The villi blunting can vary and so can the symptoms (wildly!) but the only thing one can do is to strictly follow the gluten-free diet for life. Thta is what I meant. You cannot have celiac just a little bit - if you have it, you have it, unfortunately. Sorry if I was unclear. I know tons of people with celiac and their symptoms are all over the map so yes, the manifestation can be different, but the treat ment is the same.

            2. e
              escondido123 Nov 26, 2011 09:37 PM

              Over-diagnosing in MHO. If we all stopped eating anything that gave us gas, we have to stop eating lots of veggies and virtually all beans. True celiac disease, ok. but the rest has just gone over the top....my SILs find something new to be intolerant of every year or two so it's now to the point they have to allow something back into their diet that they used to be intolerant of or they'd have nothing to eat.

              3 Replies
              1. re: escondido123
                Vetter Nov 26, 2011 11:38 PM

                Celiac and gluten intolerance is not simply about avoiding gas. Your SILs do a disservice to the rest of us. If you saw a photo of me from when I ate wheat and then a photo now, I assure you, you'd be able to literally see the difference. I was malnourished, constantly rashy, had cracked skin around my nose and lips, had ridged/damaged fingernails, and was bloated in the face. But I looked well fed (ahem) and ate my whole grains like a good girl. I was dragged kicking and screaming to give up gluten. Please don't write off the very real numbers and prevalence of this very common disease because some ding dongs have co-opted it for a fad.

                1. re: Vetter
                  linguafood Nov 27, 2011 11:05 AM

                  "Ding dongs". I love that & use it all the time.

                  1. re: Vetter
                    e
                    escondido123 Nov 27, 2011 11:17 AM

                    Please do not distort what I wrote. I did not say celiac is simply about avoiding gas. I understand that it is a very serious disease, so serious that I would not take it upon myself to try and make a meal for someone with the disease--the consequences of failure are too great. But there are many people--you see them on CH, you certainly run into them in real life--who are obsessed with every bite they put in their mouth, whether it's calories, allergies, just don't like it, nutritionist told me to stop dairy, I think I have a problem with mold--that sharing a homemade meal with some folks has become a minefield. Ah for the days of just having to deal with vegetarians.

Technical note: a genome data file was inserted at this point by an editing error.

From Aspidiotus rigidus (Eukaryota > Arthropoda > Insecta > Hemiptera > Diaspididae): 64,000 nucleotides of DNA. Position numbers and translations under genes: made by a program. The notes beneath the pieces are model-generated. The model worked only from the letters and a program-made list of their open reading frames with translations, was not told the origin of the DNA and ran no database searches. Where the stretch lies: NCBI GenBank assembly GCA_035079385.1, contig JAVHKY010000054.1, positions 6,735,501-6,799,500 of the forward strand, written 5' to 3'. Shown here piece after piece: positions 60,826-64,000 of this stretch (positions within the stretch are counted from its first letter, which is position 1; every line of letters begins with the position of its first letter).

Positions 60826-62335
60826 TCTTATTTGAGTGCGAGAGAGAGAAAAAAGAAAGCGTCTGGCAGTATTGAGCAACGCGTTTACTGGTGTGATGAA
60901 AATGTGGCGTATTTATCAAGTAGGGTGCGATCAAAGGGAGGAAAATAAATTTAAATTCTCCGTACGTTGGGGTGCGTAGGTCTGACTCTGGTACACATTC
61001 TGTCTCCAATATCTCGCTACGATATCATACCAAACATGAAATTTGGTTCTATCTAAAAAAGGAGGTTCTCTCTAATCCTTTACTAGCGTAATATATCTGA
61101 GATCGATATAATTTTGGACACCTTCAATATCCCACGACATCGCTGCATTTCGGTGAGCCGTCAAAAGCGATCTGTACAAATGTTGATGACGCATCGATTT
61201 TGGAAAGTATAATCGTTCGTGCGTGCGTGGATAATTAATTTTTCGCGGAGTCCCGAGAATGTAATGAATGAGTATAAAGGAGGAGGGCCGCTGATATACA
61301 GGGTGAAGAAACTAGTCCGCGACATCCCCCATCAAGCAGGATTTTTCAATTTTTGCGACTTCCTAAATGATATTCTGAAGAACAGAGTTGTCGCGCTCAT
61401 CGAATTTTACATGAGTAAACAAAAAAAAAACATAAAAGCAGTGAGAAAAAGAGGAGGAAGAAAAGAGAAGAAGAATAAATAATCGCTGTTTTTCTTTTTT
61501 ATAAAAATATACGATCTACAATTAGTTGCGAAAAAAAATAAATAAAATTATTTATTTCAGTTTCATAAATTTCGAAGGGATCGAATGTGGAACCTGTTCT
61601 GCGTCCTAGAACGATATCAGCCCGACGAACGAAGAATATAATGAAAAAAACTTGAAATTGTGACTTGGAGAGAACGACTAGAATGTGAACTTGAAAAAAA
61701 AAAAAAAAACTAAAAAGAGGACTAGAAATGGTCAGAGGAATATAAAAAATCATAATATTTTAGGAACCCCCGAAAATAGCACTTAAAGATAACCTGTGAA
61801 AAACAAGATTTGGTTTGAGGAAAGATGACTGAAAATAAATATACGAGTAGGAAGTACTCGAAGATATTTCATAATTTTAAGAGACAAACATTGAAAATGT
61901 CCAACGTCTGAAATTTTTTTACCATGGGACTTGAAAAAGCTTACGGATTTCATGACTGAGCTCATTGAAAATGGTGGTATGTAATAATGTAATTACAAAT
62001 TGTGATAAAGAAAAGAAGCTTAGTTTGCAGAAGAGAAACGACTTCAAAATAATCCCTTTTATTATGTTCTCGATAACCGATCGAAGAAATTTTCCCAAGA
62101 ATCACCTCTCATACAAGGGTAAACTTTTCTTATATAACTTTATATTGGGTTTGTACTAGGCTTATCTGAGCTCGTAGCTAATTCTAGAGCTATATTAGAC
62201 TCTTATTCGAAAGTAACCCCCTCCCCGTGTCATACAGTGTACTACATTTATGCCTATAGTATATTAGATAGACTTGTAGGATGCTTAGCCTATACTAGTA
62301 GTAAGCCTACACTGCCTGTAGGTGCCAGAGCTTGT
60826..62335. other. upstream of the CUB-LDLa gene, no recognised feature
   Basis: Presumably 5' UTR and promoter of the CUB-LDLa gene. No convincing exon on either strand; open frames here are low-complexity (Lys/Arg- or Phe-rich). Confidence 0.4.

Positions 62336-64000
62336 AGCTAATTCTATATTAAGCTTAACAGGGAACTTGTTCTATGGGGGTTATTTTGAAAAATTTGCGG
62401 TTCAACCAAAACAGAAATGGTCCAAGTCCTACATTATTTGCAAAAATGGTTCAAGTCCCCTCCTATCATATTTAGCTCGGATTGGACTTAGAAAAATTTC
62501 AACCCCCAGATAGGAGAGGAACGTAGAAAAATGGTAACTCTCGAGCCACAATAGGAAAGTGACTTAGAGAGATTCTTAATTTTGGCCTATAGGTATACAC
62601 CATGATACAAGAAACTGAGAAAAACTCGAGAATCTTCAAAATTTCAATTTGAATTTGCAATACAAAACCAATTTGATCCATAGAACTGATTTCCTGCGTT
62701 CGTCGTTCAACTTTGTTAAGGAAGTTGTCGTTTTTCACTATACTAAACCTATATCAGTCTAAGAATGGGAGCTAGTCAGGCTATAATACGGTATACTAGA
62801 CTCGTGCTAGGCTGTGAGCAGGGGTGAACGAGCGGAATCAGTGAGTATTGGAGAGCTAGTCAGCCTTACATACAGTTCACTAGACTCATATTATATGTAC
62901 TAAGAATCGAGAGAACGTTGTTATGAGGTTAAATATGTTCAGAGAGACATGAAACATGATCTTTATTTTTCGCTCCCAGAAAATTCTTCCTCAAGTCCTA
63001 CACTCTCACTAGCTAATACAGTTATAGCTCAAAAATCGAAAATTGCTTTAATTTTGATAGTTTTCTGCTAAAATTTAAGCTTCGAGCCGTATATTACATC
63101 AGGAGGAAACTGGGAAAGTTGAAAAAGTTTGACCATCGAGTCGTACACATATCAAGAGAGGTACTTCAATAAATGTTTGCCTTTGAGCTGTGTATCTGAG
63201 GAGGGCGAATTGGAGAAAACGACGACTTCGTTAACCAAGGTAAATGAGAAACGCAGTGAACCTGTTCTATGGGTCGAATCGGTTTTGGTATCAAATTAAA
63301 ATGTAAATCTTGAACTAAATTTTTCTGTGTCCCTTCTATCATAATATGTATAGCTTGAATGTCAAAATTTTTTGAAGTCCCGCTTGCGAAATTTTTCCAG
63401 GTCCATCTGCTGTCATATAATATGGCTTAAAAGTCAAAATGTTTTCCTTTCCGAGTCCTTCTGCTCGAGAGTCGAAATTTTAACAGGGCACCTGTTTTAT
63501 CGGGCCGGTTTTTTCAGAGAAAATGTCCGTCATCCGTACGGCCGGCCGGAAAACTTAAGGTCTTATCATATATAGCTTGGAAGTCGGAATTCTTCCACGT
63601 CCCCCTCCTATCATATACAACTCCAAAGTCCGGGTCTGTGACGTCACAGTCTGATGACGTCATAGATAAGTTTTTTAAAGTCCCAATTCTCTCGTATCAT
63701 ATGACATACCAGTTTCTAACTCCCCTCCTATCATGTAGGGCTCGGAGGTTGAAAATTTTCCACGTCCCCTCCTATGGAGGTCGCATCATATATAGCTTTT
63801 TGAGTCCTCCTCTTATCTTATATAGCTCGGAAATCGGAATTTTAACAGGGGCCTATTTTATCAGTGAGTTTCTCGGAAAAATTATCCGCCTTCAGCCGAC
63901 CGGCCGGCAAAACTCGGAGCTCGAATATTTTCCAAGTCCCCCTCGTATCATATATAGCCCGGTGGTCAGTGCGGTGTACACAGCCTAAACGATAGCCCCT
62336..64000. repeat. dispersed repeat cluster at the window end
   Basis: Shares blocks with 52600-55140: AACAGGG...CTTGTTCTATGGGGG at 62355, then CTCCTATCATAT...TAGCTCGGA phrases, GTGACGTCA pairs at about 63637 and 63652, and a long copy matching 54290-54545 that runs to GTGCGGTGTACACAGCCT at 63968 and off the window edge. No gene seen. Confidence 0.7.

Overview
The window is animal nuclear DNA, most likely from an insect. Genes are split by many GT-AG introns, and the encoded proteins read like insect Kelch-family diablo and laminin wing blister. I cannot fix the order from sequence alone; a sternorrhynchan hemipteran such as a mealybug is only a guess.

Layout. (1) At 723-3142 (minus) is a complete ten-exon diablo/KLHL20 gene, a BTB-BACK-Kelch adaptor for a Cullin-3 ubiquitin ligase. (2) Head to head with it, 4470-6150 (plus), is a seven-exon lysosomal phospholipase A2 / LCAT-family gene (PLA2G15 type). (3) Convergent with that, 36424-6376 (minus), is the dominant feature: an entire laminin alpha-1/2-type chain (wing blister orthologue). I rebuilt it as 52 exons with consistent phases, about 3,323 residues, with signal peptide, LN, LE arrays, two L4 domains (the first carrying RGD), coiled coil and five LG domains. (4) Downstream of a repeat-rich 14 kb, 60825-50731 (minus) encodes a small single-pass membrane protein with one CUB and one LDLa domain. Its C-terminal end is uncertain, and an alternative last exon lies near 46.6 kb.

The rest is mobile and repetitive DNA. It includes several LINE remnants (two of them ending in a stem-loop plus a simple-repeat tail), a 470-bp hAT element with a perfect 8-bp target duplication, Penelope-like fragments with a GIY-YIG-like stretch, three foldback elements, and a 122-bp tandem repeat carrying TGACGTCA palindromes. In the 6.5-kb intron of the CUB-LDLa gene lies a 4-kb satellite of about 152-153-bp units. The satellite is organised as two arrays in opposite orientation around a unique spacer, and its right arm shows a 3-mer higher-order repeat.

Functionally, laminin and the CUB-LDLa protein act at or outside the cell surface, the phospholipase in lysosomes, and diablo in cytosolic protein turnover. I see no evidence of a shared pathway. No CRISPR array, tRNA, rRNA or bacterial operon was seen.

2. n
                  NotJuliaChild Nov 26, 2011 09:54 PM

                  I've had brutal heartburn for years. Myriad tests, endoscopies, and prescriptions failed to alleviate my symptoms. Tired of feeling like a guinea pig for doctors, I thought I would give a gluten free diet a chance.

                  It took 3 days for me to be heartburn free.

                  From what I gather, I have what is known as "non-celiac gluten sensitivity".

                  I can eat wheat products. I just have to deal with REALLY bad heartburn.

                  Symptoms of gluten sensitivity manifest in a multitude of ways. The reaction is specific to the individual. This is what makes it hard to diagnose.

                  I don't know how or why I developed this. I'm just very, very glad I found something that works to alleviate the symptoms.

                  2 Replies
                  1. re: NotJuliaChild
                    g
                    givemecarbs Nov 27, 2011 12:59 AM

                    That is amazing NJC! Thanks for the comments. I've been trying to follow a mostly raw vegan diet to look and feel better and what I crave most is not the meat and dairy but the grains. To me the grains seem really addicting. Let food be your medicine!

                    1. re: NotJuliaChild
                      jenscats5 Nov 27, 2011 02:17 PM

                      RE: NotJC - THAT is exactly ME! Thank you for posting!! To eat anything wheat-related I have to take so many Pepcids/antacids I'm sure it does not do my body good....

                      Thank you for posting!

                    2. h
                      hsk Nov 26, 2011 10:20 PM

                      It does seem to be increasing, and I don't think it's just from greater awareness. This article has some interesting theories:

                      http://yourlife.usatoday.com/fitness-...

                      6 Replies
                      1. re: hsk
                        r
                        racer x Nov 27, 2011 05:31 AM

                        The investigators mentioned in that USAToday article are the same as were quoted in the NY Times Magazine linked to in the OP, and those investigators are referring to the same two studies.